Proposed health care changes could create ‘chaos’ for decades to come
Posted: March 26, 2019
Ontario Health Coalition warns of looming privatization in Ontario at Kitchener city hall Tuesday night
Mar 26, 2019
KITCHENER — Proposed changes to the provincial health care system could create “chaos” that would last for decades if passed, according to the Ontario Health Coalition.
Executive Director Natalie Mehra was the keynote speaker at a health care town hall meeting in Kitchener Tuesday night, and said the changes proposed under Bill 74 — The People’s Health Care Act — could open the door to privatization in this province.
“This is a massive restructuring bill, the size of which we have never seen,” said Mehra.
Unveiled in February, the changes are aimed at making the health system easier for patients to navigate, according to the PC government.
Ontario currently has a large network of provincial and regional agencies, oversight bodies and an estimated 1,800 health service provider organizations — and the Progressive Conservative government says it creates confusion for both patients and providers trying to navigate the system.
Under the plan, 20 existing agencies will be absorbed into a single superagency called Ontario Health, including 14 Local Health Integration Networks, Cancer Care Ontario and eHealth. The legislation passed second reading on March 21.
At the government announcement last month, Health Minister Christine Elliott said the future health care system will see fewer patients treated in hospital hallways, more seniors receiving care in their homes, and fewer unnecessary trips to emergency rooms.
The government will also move to digitize the process by allowing online booking for appointments, virtual appointments, and online access to health records.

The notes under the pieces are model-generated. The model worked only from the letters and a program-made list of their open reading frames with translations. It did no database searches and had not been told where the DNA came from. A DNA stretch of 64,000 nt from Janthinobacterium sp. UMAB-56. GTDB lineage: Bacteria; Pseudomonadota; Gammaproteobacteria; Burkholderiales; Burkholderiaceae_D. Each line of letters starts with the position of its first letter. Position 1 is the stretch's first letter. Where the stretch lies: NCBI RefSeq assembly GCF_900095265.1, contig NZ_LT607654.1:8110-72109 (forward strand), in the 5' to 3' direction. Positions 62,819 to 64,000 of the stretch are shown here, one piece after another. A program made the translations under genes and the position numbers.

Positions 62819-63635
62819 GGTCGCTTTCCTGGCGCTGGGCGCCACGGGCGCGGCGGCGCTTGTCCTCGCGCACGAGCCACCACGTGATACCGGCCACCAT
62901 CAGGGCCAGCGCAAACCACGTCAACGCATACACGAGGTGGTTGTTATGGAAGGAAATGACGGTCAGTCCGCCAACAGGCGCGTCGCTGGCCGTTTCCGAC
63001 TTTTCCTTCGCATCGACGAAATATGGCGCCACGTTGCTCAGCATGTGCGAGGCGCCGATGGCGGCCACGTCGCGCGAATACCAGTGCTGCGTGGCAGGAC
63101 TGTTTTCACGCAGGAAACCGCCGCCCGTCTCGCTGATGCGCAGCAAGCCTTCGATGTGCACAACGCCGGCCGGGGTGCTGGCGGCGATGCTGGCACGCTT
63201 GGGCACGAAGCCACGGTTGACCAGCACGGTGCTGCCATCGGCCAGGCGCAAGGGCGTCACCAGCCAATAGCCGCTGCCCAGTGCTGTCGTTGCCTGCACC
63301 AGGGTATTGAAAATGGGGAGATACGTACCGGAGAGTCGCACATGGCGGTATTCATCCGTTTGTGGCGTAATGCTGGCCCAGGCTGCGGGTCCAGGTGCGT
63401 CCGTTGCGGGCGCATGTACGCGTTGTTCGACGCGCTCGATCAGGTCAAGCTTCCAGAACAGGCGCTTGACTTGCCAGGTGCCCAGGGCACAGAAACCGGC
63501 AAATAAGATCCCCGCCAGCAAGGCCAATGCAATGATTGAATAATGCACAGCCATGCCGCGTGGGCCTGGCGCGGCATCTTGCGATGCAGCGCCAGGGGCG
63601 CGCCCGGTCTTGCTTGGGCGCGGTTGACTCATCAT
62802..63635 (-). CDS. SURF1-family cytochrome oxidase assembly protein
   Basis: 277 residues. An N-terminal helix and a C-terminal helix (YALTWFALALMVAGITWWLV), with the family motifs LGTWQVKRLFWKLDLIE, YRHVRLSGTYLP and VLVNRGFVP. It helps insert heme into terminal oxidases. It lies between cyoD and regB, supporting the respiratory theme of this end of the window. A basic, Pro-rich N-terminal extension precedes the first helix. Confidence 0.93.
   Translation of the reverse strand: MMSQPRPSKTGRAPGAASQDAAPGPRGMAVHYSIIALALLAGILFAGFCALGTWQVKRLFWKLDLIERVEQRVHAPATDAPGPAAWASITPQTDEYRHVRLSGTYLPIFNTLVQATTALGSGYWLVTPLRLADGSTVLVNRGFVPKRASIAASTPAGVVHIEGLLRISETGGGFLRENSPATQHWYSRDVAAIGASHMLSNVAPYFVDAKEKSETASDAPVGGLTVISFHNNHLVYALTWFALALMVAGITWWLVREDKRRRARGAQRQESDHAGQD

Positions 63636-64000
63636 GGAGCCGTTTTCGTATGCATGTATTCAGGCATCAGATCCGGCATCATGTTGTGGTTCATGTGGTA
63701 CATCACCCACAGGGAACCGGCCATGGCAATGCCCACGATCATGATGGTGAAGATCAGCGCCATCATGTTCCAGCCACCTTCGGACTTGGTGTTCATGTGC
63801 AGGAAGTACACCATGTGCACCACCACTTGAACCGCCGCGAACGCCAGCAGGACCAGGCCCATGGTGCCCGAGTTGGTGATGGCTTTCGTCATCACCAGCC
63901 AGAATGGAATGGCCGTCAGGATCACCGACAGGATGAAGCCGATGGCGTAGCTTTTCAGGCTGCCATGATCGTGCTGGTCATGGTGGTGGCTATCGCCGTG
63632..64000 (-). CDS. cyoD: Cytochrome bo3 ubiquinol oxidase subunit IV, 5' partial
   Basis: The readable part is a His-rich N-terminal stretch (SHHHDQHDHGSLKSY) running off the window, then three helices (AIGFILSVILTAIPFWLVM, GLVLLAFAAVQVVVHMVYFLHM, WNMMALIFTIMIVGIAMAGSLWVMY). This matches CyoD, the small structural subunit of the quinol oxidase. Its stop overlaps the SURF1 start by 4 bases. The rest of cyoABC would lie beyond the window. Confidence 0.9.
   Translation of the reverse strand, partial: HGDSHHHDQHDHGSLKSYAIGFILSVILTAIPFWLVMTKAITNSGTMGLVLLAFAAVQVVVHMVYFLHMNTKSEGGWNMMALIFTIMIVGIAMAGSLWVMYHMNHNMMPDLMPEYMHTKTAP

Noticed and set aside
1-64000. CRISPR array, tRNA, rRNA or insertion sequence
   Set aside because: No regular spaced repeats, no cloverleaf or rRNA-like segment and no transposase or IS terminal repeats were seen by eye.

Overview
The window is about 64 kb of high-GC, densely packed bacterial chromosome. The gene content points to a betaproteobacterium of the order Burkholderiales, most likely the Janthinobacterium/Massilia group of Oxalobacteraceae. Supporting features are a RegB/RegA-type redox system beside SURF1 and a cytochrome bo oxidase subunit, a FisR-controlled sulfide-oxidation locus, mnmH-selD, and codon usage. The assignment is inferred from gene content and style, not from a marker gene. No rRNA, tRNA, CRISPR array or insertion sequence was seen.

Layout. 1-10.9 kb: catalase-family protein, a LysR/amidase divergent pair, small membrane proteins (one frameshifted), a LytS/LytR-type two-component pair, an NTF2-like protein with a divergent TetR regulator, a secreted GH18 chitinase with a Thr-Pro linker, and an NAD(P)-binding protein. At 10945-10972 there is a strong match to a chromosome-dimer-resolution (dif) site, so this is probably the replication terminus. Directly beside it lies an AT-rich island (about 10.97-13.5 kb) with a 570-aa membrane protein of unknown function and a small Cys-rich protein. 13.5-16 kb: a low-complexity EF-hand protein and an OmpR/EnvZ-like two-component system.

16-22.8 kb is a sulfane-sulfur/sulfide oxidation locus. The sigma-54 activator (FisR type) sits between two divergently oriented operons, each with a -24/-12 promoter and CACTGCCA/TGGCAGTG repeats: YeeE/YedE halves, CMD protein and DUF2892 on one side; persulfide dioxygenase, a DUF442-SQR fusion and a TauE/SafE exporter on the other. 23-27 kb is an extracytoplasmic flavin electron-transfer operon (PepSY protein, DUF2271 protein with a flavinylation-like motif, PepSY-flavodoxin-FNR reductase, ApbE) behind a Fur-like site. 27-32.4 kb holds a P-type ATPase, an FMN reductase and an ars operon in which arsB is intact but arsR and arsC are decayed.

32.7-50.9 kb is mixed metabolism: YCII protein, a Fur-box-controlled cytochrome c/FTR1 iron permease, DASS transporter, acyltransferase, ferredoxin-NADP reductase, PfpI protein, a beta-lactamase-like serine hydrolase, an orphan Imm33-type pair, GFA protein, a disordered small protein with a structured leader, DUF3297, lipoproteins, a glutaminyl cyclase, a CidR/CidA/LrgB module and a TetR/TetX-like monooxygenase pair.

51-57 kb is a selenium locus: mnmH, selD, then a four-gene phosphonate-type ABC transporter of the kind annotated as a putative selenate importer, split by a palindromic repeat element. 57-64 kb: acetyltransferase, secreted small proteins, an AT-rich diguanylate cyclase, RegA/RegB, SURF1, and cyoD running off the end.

Bill 74 could give the health minister the power to order mergers, amalgamations, closure of services, the transfer of services and the closure of health care providers, Mehra warned.
She also raised concerns over the lack of transparency with the PC government around the formation of the board of directors of the Ontario Health super agency, which met for the first time earlier this month.
Heather Whiteside, a researcher from the University of Waterloo who focuses on public-private partnerships (so-called P3s), said P3 partnerships are a common method of privatization in health care, and could be expanded under Bill 74.
Instead of encouraging competition, innovation and lower costs, P3s routinely lead to higher costs, more delays and are a riskier investment overall, she said. Research has shown they can increase project costs by up to 16 per cent.
“The P3 model is a long-run drain on resources,” she said.
The health care coalition is planning a rally at Queen’s Park in Toronto on April 30 to convince legislators to change their planned overhaul of the health care system. Mehra acknowledged portions of the bill will no doubt pass given the government’s majority, but she hopes to win some amendments.
“I’ve never seen a worse piece of health care legislation,” she said.